Broken any speed records lately?

When Anne Giardini speaks, people listen.

A lawyer (QC) by training (UBC, Cambridge) she has also written a nationally-syndicated newspaper column. Mother of three, she’s president of Weyerhaeuser Canada. She sits on the board of The Writers’ Trust of Canada and the Vancouver International Writers Festival.

Word count: 475                               Reading time: Approx 2 mins.

In her spare time, she reads a book ‘every couple of days’ and, since 2005, has knocked out a novel of her own every three or four years. She is the oldest daughter of the late, great Carol Shields and grew up surrounded by literature. She knows a thing or two. This past week she addressed the North Shore Writers’ Association (NSWA) and kept us pinned to our seats.

Some of the wisdom she offered:

  • If you want to be a published writer, don’t write for yourself. Show your work to friends and neighbours. Workshop it. Get feedback. (My qualifier: be selective whose feedback you take to heart. One reader’s meat is another reader’s poison.)
  • Get out and meet people in the writing community. You never know where your contacts will lead you.
  • Writing is about problem-solving. What problem is your story trying to solve?
  • Put your work out there for external validation. If you’re writing a novel try to write at least one stand-alone chapter. Submit it as a short story to competitions and literary magazines.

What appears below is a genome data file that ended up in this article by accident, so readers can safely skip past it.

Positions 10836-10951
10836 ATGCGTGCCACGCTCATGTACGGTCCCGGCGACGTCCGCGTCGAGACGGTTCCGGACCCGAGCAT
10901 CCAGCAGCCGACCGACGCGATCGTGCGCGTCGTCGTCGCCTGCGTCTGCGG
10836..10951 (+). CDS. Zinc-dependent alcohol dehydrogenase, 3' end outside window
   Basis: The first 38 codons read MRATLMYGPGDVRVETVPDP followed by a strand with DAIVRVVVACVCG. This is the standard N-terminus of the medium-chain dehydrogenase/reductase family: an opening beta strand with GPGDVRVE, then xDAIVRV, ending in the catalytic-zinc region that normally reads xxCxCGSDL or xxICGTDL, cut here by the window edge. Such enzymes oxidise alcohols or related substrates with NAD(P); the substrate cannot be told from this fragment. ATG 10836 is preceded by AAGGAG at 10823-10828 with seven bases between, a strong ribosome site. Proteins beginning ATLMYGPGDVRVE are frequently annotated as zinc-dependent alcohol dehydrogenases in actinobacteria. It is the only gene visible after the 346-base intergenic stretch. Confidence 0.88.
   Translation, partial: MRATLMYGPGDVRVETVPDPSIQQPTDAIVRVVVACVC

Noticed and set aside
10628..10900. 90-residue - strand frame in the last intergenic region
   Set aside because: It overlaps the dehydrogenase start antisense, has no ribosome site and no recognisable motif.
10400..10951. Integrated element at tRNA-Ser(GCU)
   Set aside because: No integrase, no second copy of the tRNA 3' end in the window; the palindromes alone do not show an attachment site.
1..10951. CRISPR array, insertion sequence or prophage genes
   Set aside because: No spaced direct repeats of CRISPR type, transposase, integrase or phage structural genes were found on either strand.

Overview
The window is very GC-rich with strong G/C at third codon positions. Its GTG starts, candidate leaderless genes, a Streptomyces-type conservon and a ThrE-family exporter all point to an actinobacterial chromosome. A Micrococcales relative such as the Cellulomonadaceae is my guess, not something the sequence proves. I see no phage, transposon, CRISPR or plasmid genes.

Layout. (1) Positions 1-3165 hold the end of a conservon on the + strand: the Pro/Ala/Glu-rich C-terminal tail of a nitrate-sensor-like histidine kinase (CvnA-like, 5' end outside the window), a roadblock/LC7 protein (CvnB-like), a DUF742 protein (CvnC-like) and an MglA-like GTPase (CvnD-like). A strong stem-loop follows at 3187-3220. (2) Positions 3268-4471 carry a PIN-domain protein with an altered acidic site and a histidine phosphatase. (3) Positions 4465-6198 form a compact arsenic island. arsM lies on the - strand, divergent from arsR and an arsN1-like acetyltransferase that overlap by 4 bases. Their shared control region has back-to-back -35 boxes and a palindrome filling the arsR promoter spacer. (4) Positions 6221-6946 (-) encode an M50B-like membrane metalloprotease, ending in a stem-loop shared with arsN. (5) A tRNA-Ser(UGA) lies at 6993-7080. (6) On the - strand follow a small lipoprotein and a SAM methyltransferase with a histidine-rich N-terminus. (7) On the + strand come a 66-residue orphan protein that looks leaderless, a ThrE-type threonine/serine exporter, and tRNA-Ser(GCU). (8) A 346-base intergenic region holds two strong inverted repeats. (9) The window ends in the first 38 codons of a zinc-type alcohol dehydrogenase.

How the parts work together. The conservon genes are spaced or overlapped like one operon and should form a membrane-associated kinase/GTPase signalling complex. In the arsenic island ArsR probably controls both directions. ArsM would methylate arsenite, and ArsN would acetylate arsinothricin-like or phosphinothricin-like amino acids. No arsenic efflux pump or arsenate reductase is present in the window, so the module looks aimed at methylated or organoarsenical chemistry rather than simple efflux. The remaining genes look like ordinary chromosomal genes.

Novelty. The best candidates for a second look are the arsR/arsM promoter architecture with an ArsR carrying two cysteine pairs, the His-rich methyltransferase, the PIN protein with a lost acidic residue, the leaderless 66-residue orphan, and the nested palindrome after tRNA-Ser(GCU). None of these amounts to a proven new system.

• Read a lot. Write a lot.
  • It’s not too late to start. A sixty-year-old member of Anne’s writing group launched his first book this year.
  • When writing, heed the words of Emily Dickinson, Tell all the truth but tell it slant.
  • Remember Michael Winter’s two dogs in the writing room. One is a puppy, beguiling and playful. The other is a dying dog that needs mouth-to-mouth resuscitation. The puppy is the internet. The dying dog is your novel. The dying dog needs your attention most urgently.
  • Always read your work out loud before finalizing it.
  • Be vigilant with your time management. Set high expectations. Make choices.

In respect to the last point, Anne admitted she has given up TV, movies, and plays in order to fit writing and reading into her demanding life.

Hearing her formidable schedule made me feel a little weary, which shows how different the writing experience can be. If she and I were in a productivity race, she would run the track a hundred times for every lap of mine. But that’s fine. There is a place in the world for both the tortoise and the hare.  

Where are you in the energy spectrum of writing and life? What have you sacrificed to make time for your craft? Do you look at people like Anne Giardini and think, “I can’t do that so I may as well not try?” Or do you accept yourself and what you can do with philosophical calm?


Photo from Wikimedia Commons: Three Hermann’s Tortoises by Ranko


PS Breaking news at the NSWA meeting: Anne made the first official announcement that her family are putting together a book on writing based on Carol Shields’s years as a professor at the University of Manitoba. The book will include personal anecdotes to illustrate the lessons, a la Anne Lamott’s Bird by Bird (one of Anne Giardini’s favourite books about writing).